I was born with a vivid imagination. That’s true for everybody. It’s part of our God-given skill to make sense of our strange new world.
When I was two, Daddy built a sandbox next to our gravel driveway so I could play with my cast-iron cars and trucks. Nobody told me I had to stay inside the box, so I imagined my cars speeding down our driveway. I used most of the sand in my sandbox to create a little paved road to the street.
If I was alone, I made strange sounds and talked to myself. If somebody walked by, I quickly shut up, lest people think I was weird. Actually, I liked talking to my invisible friend. He was my faithful companion—with me wherever I went—always eager to hear what I had to say—always understanding how I felt.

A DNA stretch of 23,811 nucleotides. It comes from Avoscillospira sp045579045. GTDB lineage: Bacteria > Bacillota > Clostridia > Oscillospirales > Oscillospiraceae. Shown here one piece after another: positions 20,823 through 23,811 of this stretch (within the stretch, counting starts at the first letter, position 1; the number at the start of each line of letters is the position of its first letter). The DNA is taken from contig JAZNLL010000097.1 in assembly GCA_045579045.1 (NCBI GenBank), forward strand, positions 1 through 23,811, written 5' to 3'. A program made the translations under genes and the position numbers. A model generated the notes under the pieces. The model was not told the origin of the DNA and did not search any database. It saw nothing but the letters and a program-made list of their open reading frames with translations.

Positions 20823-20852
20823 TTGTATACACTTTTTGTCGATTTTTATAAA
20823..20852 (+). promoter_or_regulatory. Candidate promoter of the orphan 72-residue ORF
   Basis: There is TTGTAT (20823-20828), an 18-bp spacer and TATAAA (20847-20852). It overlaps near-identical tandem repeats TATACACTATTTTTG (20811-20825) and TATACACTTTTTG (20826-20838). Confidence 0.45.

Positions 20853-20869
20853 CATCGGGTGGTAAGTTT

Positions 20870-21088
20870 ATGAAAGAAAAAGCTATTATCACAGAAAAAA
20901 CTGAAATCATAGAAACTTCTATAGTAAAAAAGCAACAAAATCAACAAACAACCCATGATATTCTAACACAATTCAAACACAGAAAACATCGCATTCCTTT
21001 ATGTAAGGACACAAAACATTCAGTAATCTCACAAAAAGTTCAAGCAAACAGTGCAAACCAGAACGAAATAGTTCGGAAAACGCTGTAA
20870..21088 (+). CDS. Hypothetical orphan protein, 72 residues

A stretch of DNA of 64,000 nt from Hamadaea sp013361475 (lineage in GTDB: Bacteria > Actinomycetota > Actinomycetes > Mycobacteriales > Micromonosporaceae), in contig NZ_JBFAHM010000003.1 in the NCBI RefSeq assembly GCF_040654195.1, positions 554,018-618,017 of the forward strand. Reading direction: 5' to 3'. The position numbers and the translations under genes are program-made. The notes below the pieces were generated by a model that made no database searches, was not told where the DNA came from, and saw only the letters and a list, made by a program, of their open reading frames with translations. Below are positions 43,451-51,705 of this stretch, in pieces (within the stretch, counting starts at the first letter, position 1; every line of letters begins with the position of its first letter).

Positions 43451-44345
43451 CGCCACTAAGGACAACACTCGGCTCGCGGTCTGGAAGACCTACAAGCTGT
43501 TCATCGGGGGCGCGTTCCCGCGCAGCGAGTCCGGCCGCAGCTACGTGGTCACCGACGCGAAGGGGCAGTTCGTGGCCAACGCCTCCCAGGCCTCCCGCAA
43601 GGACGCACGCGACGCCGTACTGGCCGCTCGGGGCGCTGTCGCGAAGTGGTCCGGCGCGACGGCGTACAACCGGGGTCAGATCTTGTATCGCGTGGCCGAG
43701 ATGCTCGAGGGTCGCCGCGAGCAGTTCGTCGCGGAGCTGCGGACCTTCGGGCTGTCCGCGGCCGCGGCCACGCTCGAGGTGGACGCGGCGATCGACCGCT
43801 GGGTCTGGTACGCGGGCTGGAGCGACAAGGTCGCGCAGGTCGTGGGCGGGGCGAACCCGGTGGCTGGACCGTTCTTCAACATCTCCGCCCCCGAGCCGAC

In school, I learned not to talk to myself. I was supposed to talk only to real people, and my imaginary friend wasn’t real. Those were sad days, but not for long. I found an even better friend who went with me everywhere and understood me better than I understood myself.
Since God knows my thoughts and sees everything I do (Psalm 139:2), when I imagine and talk to him, I’m communicating with someone real.